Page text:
For one thing, someone who is not visibly or self-identified as a PWD could still be a PWD. There are many reasons some PWDs don’t want to disclose their diseases publicly.

  6. sophonisba says:

    For one thing, someone who is not visibly or self-identified as a PWD could still be a PWD.

    If you are saying that certain objective facts about the way a person’s body or brain functions are sufficient to define them as PsWD with or without their say-so or self-identification, okay. That makes some sense to me. But it is no different from saying that certain objective medical facts about someone’s illness are sufficient to have it reasonably described as terminal, whether they like that word or not.

    So I don’t see how you can make that assertion but still want to agree with bint.

  7. Bint says:

    Sophonisba,

    Are we really dealing with “objective medical facts” or arbitrary determinations? I’d say it’s certainly the latter. What I wrote in this post and the other one has absolutely nothing to do with whether I like the word “terminal” or not so what you’re saying about that is simply a red herring.

    In a desert environment not being able to swim might not even inconvenience one. However, if you live on a ship, not being able to swim could definitely be disabling. Last year, there was the case that made the news that involved a little girl named Lakshmi Tatma. This girl was born with four arms and four legs. However, did the people where she live consider her disabled? Nope, instead she was venerated as holy and the folks where she lived even erected a temple for her. Were they wrong not to view her as disabled? After a few years, doctors removed two of the arms and two of the legs. However, if they did not do so, there’s a good chance that she would have died from her condition eventually.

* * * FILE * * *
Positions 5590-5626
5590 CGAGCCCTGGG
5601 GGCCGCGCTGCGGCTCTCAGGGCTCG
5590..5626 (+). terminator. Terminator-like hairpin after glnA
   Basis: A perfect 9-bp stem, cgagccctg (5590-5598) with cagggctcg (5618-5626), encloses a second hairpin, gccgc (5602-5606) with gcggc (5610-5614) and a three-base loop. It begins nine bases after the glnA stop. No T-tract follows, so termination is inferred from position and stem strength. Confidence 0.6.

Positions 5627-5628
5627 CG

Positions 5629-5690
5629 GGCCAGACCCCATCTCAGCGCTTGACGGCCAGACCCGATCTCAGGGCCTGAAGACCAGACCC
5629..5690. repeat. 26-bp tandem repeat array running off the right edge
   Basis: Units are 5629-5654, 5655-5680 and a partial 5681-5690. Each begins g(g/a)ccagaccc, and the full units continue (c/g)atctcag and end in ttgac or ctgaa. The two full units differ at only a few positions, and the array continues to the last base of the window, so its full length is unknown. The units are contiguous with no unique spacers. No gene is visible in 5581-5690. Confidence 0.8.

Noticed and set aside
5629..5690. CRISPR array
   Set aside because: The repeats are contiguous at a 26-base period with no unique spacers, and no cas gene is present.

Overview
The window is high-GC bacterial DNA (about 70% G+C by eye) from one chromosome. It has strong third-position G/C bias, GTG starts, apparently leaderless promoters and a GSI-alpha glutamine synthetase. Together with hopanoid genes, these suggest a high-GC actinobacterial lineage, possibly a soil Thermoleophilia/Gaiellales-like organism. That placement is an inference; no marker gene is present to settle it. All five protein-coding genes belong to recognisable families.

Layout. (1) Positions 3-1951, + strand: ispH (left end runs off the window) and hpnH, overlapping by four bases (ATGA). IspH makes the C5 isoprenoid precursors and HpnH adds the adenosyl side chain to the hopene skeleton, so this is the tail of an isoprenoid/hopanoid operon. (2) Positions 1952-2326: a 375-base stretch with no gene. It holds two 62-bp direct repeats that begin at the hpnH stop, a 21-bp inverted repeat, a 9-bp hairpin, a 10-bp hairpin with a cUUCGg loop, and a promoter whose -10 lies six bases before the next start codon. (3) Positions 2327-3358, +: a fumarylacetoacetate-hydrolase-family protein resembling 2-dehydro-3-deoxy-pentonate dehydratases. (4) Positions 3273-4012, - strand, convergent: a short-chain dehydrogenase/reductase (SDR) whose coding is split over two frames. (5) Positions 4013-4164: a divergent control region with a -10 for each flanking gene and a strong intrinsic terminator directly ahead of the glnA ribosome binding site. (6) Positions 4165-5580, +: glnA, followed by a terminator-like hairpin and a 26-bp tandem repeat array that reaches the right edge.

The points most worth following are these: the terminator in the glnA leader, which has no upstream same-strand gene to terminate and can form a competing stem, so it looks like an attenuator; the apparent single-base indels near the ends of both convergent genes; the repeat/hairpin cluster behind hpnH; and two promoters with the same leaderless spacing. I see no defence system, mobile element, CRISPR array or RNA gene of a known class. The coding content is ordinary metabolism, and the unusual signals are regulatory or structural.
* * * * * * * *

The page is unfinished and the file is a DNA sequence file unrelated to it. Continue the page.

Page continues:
Does this mean she was “terminally ill”? Well, in a normal situation it would certainly be no surprise if death resulted. After all, there are very few people in Lakshmi’s community who would have been able to afford a surgery that cost over $600,000. However, an organization stepped in and paid for the needed surgical procedures. That leads me to ask, does your ability to afford proper treatment determine whether or not one should be considered “terminally ill”?

    The ability to get better than average care, as is the case with Elizabeth Edwards, can certainly affect how long one one will be able to live with cancer. The majority of people with the ultra-rare kind of cancer that I have aren’t even able to access the same treatments that I could choose from.

    Even if 80% of people with my cancer die within five years (this is just an example, the actual percentage is much lower), does this number truly represent how deadly the disease is or does it represent how few patients receive the needed treatment? The only way we can know for sure is if all of those with a particular cancer actually do receive the same treatments that some of us have.

    So you see, while survival rates can be applied to diseases, they simply can’t predict how long a particular individual is likely to live because that depends on a lot of factors that can’t be accounted for by using the survival rates for the entire group of people who have the disease.